Understanding Hydrogeology and determining the Effects Related to it

When certain conditions, such as reduced parcel sizes or sensitive features, are met, hydrogeological investigations are required for some subdivision applications. Hydrogeological studies are performed primarily to protect against groundwater and surface water contamination, as well as to restrict mounding of groundwater. Nitrate-nitrogen is transportable in groundwater because it exists as a solution. Furthermore, natural nitrate attenuation through various processes might be restricted and sluggish, and nitrate can stay in the groundwater for a significant length of time.

Phosphorus levels are a problem, as high quantities in surface water can induce algal blooms; this could be caused by onsite systems that feed fertilizers into groundwater, which then feeds surface water. Phosphorus, on the other hand, is more closely associated with soil particles and is less mobile in groundwater than nitrate-nitrogen.

Microbial diseases from humans can contaminate aquifers and groundwater, posing a serious health danger to humans. On-site sanitation systems, sewers, animal excrement, wastewater, or sewage sludge used in agriculture can all cause contamination with fecal coliforms. If separation distances are fulfilled and soil depth is sufficient, fecal coliforms are usually not a problem. The distance these viruses can travel and the amount of time they can remain alive in an aquifer are determined by factors like soil type (particularly porous materials) and the hydrogeology of the aquifer. To déterminer les impacts hydrogeologique, find below the following.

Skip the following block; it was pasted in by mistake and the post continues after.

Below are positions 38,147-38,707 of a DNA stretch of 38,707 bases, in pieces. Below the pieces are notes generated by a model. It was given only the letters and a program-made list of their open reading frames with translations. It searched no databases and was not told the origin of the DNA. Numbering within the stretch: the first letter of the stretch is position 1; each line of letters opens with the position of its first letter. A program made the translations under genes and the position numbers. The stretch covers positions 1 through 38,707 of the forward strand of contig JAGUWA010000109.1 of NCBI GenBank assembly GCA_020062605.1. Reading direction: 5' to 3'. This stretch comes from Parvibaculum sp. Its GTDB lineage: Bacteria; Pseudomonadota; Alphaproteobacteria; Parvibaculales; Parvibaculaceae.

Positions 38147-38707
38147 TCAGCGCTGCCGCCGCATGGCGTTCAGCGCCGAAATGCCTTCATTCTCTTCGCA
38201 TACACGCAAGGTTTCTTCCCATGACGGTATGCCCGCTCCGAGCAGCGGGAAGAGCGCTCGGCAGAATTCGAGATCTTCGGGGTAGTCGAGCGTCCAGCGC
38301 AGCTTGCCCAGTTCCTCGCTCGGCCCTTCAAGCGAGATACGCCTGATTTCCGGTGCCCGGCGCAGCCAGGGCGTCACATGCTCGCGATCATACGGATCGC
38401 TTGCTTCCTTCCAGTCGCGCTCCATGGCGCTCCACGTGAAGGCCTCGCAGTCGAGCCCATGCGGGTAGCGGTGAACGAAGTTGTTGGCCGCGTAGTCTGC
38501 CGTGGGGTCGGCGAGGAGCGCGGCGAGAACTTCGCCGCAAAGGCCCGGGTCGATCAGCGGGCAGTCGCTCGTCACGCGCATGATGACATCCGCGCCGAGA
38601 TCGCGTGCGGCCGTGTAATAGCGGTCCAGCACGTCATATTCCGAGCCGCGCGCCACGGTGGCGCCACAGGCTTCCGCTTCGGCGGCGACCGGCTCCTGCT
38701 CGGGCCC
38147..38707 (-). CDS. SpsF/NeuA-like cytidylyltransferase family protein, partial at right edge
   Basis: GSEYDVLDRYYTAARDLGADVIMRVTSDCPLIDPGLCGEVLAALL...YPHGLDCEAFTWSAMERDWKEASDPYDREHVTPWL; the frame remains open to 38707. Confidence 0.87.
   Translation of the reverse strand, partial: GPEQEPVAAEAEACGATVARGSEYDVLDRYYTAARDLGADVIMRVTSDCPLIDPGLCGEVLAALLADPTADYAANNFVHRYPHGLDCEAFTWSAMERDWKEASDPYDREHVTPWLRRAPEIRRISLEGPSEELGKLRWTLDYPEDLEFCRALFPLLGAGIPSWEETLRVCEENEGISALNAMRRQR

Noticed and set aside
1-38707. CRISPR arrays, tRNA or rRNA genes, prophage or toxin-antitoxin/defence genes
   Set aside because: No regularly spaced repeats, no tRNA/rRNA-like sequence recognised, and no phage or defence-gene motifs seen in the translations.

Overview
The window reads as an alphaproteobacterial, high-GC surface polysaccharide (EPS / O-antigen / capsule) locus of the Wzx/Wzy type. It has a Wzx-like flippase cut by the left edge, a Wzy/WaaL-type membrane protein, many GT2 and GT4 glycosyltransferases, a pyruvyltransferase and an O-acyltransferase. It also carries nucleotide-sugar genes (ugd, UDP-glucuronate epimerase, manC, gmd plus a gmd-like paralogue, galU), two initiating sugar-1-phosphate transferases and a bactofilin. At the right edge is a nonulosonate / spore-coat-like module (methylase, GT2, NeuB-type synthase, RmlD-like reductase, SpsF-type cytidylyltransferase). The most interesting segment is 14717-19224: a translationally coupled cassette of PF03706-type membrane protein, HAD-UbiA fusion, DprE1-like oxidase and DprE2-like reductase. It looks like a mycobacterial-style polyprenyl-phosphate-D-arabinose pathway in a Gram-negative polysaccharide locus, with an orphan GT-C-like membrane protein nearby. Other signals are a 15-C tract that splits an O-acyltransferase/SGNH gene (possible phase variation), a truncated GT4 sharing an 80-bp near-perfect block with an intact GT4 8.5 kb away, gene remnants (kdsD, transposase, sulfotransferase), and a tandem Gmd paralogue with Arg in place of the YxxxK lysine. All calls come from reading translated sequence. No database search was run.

Effects of Hydrogeology

This Guideline seeks to address six key effects.

  1. Increased nitrate-nitrogen concentrations in groundwater utilized for drinking water
  2. High nitrate-nitrogen or phosphorus levels in groundwater that feeds discharges to surface water sources
  3. Subsurface flow transport of effluent containing high amounts of nitrate-nitrogen and/or phosphate to surface water
  4. An abnormally high level of fecal coliforms in groundwater used for drinking
  5. Mounding of the groundwater table as a result of a high density or many onsite sewerage systems in a given area
  6. Virus and protozoa contamination of groundwater

When the following conditions exist, elevated nutrient concentrations in surface water due to groundwater release will be a cause for concern:

  • An aquifer that is unconfined, somewhat confined, or perched beneath or near an onsite wastewater system
  • Aquifers that are unconfined, somewhat confined, or perched cross the ground level
  • The aquifer that is unconfined, somewhat confined, or perched beneath or near an onsite sewerage system
  • The aquifer is unconfined, somewhat confined, or perched and is used as a source of drinking water

By establishing an adequate separation between an onsite system and surface water, as well as accounting for local soil type and chemistry, the risk of phosphorous or nitrate contamination of surface water can be reduced.

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